Controlled release of drugs in electrosprayed nanoparticles for bone tissue engineering
Venugopal, Jayarama Reddy
Becker, David Laurence
Srinivasan, Dinesh Kumar
Date of Issue2015
Lee Kong Chian School of Medicine
Generating porous topographic substrates, by mimicking the native extracellular matrix (ECM) to promote the regeneration of damaged bone tissues, is a challenging process. Generally, scaffolds developed for bone tissue regeneration support bone cell growth and induce bone-forming cells by natural proteins and growth factors. Limitations are often associated with these approaches such as improper scaffold stability, and insufficient cell adhesion, proliferation, differentiation, and mineralization with less growth factor expression. Therefore, the use of engineered nanoparticles has been rapidly increasing in bone tissue engineering (BTE) applications. The electrospray technique is advantageous over other conventional methods as it generates nanomaterials of particle sizes in the micro/nanoscale range. The size and charge of the particles are controlled by regulating the polymer solution flow rate and electric voltage. The unique properties of nanoparticles such as large surface area-to-volume ratio, small size, and higher reactivity make them promising candidates in the field of biomedical engineering. These nanomaterials are extensively used as therapeutic agents and for drug delivery, mimicking ECM, and restoring and improving the functions of damaged organs. The controlled and sustained release of encapsulated drugs, proteins, vaccines, growth factors, cells, and nucleotides from nanoparticles has been well developed in nanomedicine. This review provides an insight into the preparation of nanoparticles by electrospraying technique and illustrates the use of nanoparticles in drug delivery for promoting bone tissue regeneration.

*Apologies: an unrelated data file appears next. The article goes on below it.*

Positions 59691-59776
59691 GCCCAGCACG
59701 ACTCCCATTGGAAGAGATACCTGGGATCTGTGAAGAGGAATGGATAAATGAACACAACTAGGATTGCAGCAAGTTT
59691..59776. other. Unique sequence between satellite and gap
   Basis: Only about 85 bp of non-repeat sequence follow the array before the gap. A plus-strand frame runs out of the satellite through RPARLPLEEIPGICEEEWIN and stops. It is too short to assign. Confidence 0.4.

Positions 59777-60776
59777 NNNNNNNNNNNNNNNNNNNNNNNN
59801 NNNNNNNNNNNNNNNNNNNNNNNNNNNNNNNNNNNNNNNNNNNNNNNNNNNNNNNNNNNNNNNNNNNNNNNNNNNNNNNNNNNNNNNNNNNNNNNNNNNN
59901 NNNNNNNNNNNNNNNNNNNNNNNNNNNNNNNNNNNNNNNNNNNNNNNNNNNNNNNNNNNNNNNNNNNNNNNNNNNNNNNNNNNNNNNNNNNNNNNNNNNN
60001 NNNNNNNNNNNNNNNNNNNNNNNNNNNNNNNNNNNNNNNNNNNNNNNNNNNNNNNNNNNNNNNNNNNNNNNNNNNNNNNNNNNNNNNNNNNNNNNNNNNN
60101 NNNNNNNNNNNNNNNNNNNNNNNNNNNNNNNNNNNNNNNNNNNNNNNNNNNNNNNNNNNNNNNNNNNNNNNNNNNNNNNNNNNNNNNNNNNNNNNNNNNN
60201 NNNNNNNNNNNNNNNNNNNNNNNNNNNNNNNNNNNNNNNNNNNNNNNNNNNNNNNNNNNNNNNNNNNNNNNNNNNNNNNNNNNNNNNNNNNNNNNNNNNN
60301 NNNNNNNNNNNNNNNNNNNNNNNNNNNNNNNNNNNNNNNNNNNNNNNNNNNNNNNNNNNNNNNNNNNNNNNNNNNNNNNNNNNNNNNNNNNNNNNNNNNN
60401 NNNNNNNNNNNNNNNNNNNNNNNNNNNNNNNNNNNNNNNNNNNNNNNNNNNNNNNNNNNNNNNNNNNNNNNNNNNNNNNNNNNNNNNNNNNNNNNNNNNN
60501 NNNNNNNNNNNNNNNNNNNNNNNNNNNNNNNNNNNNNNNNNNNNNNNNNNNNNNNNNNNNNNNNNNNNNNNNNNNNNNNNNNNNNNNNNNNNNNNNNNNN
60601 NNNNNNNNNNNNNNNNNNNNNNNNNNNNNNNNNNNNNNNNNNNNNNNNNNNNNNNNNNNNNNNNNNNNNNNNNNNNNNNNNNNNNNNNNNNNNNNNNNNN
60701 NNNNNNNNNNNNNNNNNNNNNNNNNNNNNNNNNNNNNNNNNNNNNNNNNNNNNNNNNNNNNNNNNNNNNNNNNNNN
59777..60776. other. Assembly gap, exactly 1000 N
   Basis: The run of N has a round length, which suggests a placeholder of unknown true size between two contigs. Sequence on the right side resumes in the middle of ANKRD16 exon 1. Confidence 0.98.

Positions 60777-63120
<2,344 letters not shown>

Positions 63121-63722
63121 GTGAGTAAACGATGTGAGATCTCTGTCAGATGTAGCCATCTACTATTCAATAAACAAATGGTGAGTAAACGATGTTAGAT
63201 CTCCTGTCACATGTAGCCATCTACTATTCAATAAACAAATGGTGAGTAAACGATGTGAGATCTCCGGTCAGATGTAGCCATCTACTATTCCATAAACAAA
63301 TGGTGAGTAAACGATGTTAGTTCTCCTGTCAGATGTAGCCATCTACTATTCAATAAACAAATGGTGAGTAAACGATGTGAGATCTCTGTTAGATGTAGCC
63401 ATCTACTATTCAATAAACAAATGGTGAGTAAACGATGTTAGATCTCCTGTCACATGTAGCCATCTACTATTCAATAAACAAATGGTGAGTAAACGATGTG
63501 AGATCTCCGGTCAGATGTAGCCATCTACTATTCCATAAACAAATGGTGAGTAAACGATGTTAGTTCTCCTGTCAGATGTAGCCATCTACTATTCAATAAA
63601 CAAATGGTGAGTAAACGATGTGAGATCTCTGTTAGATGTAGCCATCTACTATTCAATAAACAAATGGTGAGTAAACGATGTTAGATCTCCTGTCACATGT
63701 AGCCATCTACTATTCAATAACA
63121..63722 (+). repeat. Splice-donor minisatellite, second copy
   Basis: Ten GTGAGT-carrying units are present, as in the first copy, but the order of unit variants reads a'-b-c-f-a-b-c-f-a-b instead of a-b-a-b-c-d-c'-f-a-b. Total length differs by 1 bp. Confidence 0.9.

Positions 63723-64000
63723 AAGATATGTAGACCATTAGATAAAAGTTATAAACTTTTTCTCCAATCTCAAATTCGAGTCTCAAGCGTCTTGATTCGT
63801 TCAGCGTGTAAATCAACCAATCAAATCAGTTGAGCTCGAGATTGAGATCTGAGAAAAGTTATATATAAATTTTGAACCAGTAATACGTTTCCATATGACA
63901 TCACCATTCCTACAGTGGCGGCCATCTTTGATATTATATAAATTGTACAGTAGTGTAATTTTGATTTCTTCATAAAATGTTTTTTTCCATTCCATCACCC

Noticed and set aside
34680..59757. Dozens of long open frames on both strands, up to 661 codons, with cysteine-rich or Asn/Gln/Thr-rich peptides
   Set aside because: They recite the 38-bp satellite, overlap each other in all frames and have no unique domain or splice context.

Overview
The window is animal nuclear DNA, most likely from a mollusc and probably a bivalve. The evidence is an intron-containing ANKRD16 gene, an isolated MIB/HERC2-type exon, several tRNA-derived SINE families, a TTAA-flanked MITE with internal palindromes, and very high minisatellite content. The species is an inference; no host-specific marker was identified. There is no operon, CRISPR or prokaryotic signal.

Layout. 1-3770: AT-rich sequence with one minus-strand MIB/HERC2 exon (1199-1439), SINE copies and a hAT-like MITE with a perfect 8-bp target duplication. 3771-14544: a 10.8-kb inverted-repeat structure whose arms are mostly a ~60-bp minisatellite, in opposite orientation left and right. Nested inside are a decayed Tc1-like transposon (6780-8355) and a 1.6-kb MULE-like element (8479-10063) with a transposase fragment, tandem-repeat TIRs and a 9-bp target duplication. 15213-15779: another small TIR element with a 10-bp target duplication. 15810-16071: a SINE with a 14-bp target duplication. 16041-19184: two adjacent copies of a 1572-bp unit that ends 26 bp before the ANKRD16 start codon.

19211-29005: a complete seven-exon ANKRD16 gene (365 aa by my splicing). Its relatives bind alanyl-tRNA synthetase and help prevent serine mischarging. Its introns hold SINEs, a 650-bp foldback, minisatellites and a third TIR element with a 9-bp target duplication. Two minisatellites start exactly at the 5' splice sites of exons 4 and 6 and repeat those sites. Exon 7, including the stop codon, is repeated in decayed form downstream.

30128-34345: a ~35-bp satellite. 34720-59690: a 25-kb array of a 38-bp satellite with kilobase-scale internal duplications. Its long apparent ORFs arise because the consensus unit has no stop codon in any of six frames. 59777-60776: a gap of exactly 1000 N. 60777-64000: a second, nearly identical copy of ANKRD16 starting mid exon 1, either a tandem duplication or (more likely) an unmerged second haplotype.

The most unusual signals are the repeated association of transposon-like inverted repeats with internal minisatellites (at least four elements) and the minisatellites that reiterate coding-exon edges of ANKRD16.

Electrospray; nanoparticles; drug delivery systems; bone tissue; regenerative medicine
Advanced Drug Delivery Reviews
© 2015 Elsevier. This is the author created version of a work that has been peer reviewed and accepted for publication by Advanced Drug Delivery Reviews, Elsevier. It incorporates referee’s comments but changes resulting from the publishing process, such as copyediting, structural formatting, may not be reflected in this document. The published version is available at: [http://dx.doi.org/10.1016/j.addr.2015.09.007].